The CEO of restaurant chain &pizza says there's no labor shortage, only a wage shortage.
He's been paying employees $16/hr since before the pandemic and says he's fully staffed.
He said he'd received more than 100 applications for each job this year.
Business owners say they're struggling to find staff. Not so the CEO of &pizza, a restaurant chain in Washington, DC, who claims that he's been bombarded with job applications.
Michael Lastoria told Insider that business was booming at the pizza chain's 51 locations and all were fully staffed. He said that the secret was paying staff a proper wage.
The crippling US labor shortage has been felt in all corners of the economy, including hospitality and ride-hailing. It's caused some businesses to slash opening hours, cut production, and raise prices. Nearly half of US restaurant owners said they struggled to pay their rent in May because staffing shortages hurt their revenues.
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But it hasn't knocked &pizza, Lastoria said.
While opening 12 new locations this year, Lastoria said he'd received well over 100 applications for each job. "Our new locations are fully staffed and we plan to open another 15 by the end of the year," he said.
Lastoria said he'd been able to dodge the labor shortage by leveraging an employee-centric business model that involves paying staff $16 an hour on average, among other benefits.
"We are living proof that the claims that business owners are making about the impossibility of paying people enough money to live on are false," Lastoria said. Those claims were designed to protect the old corporate mindset that permits shockingly high executive pay and staff exploitation, he said.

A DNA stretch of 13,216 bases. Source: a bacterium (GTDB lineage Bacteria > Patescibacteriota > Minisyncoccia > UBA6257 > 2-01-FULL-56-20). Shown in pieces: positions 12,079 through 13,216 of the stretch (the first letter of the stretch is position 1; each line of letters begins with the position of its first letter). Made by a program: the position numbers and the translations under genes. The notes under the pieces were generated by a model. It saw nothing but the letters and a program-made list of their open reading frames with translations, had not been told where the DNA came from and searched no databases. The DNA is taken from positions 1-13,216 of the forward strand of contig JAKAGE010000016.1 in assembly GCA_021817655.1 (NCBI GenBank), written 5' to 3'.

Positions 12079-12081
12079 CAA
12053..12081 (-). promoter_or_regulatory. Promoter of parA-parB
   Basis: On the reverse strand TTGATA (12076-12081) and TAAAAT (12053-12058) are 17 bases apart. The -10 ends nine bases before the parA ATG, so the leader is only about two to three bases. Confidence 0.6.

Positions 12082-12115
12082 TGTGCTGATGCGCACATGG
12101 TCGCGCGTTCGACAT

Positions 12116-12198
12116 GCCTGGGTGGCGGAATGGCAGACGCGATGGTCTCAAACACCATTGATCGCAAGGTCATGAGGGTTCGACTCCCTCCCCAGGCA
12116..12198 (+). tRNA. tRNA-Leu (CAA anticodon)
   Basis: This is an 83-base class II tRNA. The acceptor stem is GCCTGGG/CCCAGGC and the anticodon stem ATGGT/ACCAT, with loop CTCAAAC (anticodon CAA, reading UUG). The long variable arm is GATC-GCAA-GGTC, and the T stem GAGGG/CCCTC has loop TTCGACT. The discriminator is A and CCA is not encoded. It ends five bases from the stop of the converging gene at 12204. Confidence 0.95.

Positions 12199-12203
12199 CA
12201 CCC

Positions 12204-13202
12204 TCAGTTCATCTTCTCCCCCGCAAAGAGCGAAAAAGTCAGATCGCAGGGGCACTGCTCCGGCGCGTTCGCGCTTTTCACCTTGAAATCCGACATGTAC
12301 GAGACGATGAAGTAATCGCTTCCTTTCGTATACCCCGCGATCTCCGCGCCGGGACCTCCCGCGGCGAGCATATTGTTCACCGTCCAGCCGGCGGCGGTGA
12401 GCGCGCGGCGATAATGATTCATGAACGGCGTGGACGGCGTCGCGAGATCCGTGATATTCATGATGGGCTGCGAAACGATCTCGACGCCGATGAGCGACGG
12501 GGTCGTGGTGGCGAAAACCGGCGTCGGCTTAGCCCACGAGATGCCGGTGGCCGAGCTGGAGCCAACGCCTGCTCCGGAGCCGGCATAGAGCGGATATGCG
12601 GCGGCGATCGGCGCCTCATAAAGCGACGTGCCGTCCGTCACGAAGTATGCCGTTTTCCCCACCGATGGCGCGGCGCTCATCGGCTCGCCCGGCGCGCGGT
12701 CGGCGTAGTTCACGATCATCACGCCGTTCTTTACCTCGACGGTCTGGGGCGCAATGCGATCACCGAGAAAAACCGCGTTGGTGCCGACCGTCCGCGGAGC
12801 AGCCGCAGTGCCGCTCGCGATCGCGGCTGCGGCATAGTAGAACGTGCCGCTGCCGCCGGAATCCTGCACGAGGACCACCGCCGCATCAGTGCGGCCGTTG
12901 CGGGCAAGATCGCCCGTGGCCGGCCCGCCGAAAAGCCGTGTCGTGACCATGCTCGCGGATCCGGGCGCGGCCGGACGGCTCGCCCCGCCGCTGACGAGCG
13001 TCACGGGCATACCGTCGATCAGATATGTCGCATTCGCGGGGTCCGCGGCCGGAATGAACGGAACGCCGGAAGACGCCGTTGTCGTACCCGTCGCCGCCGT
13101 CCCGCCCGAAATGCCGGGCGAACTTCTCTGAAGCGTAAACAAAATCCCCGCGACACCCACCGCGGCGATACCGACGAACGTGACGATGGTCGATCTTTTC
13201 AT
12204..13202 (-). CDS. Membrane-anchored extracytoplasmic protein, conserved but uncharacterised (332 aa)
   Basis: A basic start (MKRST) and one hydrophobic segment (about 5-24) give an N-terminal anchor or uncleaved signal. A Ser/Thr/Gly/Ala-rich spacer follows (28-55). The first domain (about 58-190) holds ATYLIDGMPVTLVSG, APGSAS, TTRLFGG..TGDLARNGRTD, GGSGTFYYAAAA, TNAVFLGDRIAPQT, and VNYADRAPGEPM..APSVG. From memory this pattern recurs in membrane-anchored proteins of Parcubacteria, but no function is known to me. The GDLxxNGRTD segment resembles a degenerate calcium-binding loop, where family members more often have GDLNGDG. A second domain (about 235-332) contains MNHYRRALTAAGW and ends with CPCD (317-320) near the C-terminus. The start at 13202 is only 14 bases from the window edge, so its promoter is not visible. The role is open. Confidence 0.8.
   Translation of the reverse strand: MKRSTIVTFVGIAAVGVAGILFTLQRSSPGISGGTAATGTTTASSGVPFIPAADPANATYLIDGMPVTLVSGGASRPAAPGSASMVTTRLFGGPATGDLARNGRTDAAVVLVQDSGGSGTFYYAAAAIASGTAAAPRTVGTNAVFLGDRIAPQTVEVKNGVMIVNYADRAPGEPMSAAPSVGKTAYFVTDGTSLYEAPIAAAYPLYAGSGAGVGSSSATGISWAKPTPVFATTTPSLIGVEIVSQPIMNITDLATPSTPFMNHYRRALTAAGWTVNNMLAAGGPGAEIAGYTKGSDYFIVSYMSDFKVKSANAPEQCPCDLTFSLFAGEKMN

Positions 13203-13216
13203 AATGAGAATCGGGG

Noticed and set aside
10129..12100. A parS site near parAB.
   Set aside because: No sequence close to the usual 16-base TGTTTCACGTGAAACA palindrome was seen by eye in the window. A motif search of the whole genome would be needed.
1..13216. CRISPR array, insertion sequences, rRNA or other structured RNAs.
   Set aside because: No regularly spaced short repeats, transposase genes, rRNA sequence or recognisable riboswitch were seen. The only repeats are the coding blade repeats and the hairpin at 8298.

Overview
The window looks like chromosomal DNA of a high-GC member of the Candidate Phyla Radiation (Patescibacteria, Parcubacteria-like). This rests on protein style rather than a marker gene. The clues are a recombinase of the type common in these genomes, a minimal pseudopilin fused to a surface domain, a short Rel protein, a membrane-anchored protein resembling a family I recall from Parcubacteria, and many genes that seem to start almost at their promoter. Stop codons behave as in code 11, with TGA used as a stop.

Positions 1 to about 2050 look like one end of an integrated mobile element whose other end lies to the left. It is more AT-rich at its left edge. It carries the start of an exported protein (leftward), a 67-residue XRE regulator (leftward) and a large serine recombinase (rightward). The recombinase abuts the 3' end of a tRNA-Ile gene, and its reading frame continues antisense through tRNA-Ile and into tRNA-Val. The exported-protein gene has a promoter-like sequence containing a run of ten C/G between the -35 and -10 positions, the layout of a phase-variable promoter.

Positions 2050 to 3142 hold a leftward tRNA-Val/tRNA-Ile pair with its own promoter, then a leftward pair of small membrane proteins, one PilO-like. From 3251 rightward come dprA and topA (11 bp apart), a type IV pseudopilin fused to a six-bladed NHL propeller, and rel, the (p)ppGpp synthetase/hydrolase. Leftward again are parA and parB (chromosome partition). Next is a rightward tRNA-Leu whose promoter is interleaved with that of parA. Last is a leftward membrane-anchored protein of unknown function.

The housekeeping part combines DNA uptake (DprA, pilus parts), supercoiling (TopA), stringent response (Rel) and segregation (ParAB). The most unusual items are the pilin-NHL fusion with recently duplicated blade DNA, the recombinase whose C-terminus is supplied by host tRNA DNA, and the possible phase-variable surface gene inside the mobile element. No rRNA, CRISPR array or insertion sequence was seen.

Employees working at &pizza are entitled to benefits such as paid leave for activism and healthcare, Lastoria said. "We built this company around taking care of workers because without them we wouldn't exist," he said.
The fact that the average minimum wage worker has to work 79 hours a week to afford rent for a one-bedroom apartment is the real crisis, Lastoria said. "There isn't a labor shortage, there is a shortage of business owners willing to pay a living wage.
"The idea that wages couldn't possibly rise even once over the past 12 years while prices went up, while inflation went up and while the cost of living went up, has resulted in the 'shortage' [business owners] are experiencing today.
"Higher wages lead to greater consumer spending and greater workforce productivity, things every company benefits from."
A competitive labor market has led to workers "rage-quitting" their jobs to protest poor pay and working conditions. A former employee at Dollar General recently told Insider how she rage-quit her job in the spring of 2021 because of the fraught work environment. Similar incidents have occurred at McDonald's, Chipotle, Hardee's, and Wendy's locations around the US.
Lastoria said: "If you aren't paying your employees enough to cover basic survival costs, what possible incentive could a person have to take that job?"
Read the original article on Business Insider